The Football Association of Wales (Welsh: Cymdeithas B�l-droed Cymru) is the governing body of football in Wales, being a member of both FIFA and UEFA.
Established in 1876, it is the third-oldest association in the world, and is one of the four associations (with the English Football Association, the Scottish Football Association, the (Northern) Irish Football Association and FIFA) which make up the International Football Association Board which is responsible for the Laws of the Game.
The FAW is responsible for the administration of football in Wales, running the six international teams - namely the "A", "Under 21", "Under 18", "Under 16", "Women's" and "Girls Under 16".
Football in Wales (Welsh: P�l-droed) is governed by the Football Association of Wales (FAW), which was established in 1876. The FAW oversees the Wales national football team and the Welsh football league system. Football is considered the second sport of Wales behind Rugby union, yet it is the most popular participation sport of the two.
Teams and competitions
Currently a small number of teams based in Wales play in the English leagues, of which Cardiff City, Swansea City and Wrexham are in the higher leagues in England. Other teams that play in the English leagues are Newport County, Merthyr Tydfil and Colwyn Bay. These 6 teams are excluded from the Welsh Cup but do compete in the FAW Premier Cup.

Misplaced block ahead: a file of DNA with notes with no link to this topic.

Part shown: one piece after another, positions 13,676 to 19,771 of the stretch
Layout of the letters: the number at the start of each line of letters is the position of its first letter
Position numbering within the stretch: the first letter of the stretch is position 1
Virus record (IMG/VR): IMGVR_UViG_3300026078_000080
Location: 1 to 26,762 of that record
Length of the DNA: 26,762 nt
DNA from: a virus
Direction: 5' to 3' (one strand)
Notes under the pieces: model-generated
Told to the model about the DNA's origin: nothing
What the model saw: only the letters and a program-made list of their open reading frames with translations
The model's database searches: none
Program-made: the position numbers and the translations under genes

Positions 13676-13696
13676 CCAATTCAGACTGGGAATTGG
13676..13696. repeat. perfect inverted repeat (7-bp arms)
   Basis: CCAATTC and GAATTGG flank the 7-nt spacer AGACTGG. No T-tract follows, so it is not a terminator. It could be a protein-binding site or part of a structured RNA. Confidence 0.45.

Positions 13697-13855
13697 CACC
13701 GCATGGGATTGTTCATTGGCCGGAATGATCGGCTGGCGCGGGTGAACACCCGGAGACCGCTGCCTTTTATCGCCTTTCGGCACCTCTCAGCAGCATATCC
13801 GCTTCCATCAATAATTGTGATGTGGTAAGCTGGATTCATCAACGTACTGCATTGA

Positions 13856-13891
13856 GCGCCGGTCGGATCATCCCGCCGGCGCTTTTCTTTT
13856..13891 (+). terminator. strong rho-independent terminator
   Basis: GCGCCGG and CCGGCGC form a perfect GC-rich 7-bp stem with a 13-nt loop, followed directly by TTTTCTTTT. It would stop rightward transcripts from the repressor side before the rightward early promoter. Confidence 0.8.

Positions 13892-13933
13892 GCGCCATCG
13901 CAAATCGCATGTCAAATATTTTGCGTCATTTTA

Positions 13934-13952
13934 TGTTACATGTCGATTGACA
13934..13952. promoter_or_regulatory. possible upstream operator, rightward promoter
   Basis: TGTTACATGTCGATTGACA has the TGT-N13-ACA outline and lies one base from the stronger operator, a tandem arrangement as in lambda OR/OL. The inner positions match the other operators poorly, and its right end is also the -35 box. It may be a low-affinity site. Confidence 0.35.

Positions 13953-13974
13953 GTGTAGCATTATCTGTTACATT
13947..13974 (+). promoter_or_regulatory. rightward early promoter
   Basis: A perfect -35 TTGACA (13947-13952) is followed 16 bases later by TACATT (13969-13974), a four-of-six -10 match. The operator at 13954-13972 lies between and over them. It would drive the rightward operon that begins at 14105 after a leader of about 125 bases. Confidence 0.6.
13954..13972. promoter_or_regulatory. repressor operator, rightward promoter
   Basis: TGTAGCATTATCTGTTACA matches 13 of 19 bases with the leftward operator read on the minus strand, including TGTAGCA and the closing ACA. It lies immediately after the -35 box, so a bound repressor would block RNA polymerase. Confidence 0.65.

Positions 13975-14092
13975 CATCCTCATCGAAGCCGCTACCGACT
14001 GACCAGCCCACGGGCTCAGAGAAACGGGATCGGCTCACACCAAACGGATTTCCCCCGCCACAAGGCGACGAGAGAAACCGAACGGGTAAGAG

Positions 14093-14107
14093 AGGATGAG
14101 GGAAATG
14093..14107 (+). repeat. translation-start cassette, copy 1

The Welsh league system is ranked by UEFA in 45th place (out of 52 current members), on par with Northern Ireland and close to the likes of Azerbaijan and Malta. Therefore teams who come top of the league must start at the very early stages of European competitions such as the UEFA Cup.
The game is popular in all parts of Wales particularly in the north and in towns or cities where there teams play in the English league or the Welsh premier league. The demand for tickets at competitive Wales internationals are usually high and Wales are one of the best supported nations in the world. The game is most popular with the working class in Wales particularly in inner city areas and council estates.